By John Herrick
March 22, 2023
As spring arrives and the outdoor dining season nears, city officials want to keep West Pearl open to cars, despite survey data showing most residents prefer the street without them. The recommendation is part of a plan for creating “sustainable, inclusive, bike- and pedestrian-friendly” downtown streets, known as the Downtown Streets as Public Space project. City planners, meanwhile, are recommending closing 13th Street between Canyon and Arapahoe on weekends.
‘Upping the game for community’: How these five Boulder restaurants have managed to stay relevant (or at least open) amid endless change
March 22, 2023
Boulder was lauded in 2010 as the “foodiest” town in America. BRL checked in with five of the restaurants that helped the city win this designation to find out what’s changed on their menus and beyond.
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🎉 Nederdays: A seeming replacement for the long-loved Frozen Dead Guy Days, this coming Friday and Saturday brings celebration for Boulder’s up-the-hill neighbor. With a 5k run, a sledding course on 1st Street and a hot cocoa trail, there’s “something for everyone.” From now on Frozen Dead Guy Days will be held in Estes Park. While Nederland wanted to keep the festival in their town, they didn’t get along with the festival’s current owners.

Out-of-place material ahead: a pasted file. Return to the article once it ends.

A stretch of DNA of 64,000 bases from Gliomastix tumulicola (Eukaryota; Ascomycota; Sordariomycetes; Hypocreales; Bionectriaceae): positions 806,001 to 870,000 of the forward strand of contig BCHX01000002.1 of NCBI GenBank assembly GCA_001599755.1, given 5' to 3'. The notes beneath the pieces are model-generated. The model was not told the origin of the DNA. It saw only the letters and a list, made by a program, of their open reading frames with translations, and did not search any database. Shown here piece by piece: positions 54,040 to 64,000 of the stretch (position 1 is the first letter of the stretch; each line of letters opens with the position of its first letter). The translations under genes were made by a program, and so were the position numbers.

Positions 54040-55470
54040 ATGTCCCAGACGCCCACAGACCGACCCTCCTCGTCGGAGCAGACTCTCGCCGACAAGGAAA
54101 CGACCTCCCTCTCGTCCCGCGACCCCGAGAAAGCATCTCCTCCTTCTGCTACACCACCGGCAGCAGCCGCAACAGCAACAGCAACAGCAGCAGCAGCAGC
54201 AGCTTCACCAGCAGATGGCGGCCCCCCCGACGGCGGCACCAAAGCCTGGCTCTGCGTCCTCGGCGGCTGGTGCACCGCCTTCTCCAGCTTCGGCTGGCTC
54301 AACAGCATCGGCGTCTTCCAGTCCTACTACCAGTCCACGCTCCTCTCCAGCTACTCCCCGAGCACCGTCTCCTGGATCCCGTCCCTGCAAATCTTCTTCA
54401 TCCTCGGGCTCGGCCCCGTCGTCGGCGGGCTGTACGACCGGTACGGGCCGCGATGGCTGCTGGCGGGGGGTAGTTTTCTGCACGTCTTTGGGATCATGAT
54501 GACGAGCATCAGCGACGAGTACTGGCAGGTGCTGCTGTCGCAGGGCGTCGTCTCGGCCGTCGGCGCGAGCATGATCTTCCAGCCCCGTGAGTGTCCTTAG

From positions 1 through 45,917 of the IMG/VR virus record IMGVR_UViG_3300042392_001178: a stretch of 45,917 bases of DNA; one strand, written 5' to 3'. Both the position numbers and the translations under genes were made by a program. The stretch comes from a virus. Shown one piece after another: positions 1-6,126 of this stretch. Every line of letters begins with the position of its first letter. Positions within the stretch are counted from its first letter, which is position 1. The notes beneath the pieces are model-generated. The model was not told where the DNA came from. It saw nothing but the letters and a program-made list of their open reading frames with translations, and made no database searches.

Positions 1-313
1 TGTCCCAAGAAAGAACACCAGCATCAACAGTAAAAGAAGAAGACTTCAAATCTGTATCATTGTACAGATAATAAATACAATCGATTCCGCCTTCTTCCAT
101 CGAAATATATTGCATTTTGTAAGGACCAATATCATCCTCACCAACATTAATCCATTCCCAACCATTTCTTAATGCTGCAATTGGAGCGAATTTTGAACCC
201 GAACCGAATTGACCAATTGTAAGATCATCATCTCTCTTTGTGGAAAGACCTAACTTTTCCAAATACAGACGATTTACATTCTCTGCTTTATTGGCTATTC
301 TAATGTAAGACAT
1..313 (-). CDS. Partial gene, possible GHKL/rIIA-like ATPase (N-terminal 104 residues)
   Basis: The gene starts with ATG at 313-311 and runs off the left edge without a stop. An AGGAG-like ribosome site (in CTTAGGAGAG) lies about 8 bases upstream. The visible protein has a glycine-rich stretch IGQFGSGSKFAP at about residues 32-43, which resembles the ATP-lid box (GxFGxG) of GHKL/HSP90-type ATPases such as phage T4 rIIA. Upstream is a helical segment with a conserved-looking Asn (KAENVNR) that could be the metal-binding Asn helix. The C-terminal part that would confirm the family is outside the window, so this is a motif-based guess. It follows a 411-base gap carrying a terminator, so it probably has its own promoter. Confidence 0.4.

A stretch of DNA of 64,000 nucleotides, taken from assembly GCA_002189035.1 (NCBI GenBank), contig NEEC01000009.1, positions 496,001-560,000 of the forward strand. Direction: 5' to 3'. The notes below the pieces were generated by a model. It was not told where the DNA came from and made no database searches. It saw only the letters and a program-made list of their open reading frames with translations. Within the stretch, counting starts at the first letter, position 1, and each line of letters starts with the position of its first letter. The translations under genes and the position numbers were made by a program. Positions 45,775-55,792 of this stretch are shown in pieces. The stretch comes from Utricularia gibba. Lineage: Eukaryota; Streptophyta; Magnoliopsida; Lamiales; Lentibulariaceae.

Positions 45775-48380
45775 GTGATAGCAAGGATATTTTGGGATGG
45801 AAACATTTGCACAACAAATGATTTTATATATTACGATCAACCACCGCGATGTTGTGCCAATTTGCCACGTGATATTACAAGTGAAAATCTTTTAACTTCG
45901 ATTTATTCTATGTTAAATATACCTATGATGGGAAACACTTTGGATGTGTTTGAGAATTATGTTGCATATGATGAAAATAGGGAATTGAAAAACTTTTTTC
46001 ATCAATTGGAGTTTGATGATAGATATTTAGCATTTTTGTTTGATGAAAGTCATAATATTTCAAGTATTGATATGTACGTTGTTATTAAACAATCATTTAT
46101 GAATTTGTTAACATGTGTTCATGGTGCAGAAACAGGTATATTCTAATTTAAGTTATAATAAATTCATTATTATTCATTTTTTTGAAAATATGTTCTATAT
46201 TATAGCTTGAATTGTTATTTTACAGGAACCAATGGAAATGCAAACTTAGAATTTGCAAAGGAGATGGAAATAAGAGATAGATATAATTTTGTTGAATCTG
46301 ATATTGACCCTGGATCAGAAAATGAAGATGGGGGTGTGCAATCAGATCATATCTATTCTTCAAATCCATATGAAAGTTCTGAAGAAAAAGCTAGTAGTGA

🩸Blood drive at the museum: The Museum of Boulder is hosting a blood drive next Tuesday, March 28 to address a blood shortage. The drive is operated through Vitalent, which also has a donation center in town you can visit at any time. If you donate, you’ll be entered into a raffle to possibly win a $10,000 gift card. A tip from personal experience: Don’t go to the park and do pull-ups after donating. You will pass out. And you will look like a fool.
For more ideas on what to do this week, check out BRL’s Local Events page.
- A sculpture to commemorate King Soopers tragedy was lost in the Marshall Fire. A new one is now slated for installation. The artist, who lives about two blocks away from the supermarket, will install the memorial outside the Museum of Boulder.
- Banning bolts in wilderness rock climbing: Boulder Congressman Joe Neguse jumps into the fight. “Colorado’s natural areas are home to some world-renowned rock climbing locations,” Rep. Joe Neguse said. “We are taking steps to protect our climbers and the spaces in which they recreate.”
- Boulder may ban cars from making right turns at some red lights, among other changes, to reduce traffic crashes. The intersection redesigns are part of the latest version of the Vision Zero Action Plan. The city is also planning to install more red light cameras and build safer bike lanes.
- Read previous editions of BRL Today. Catch up on the latest Boulder news.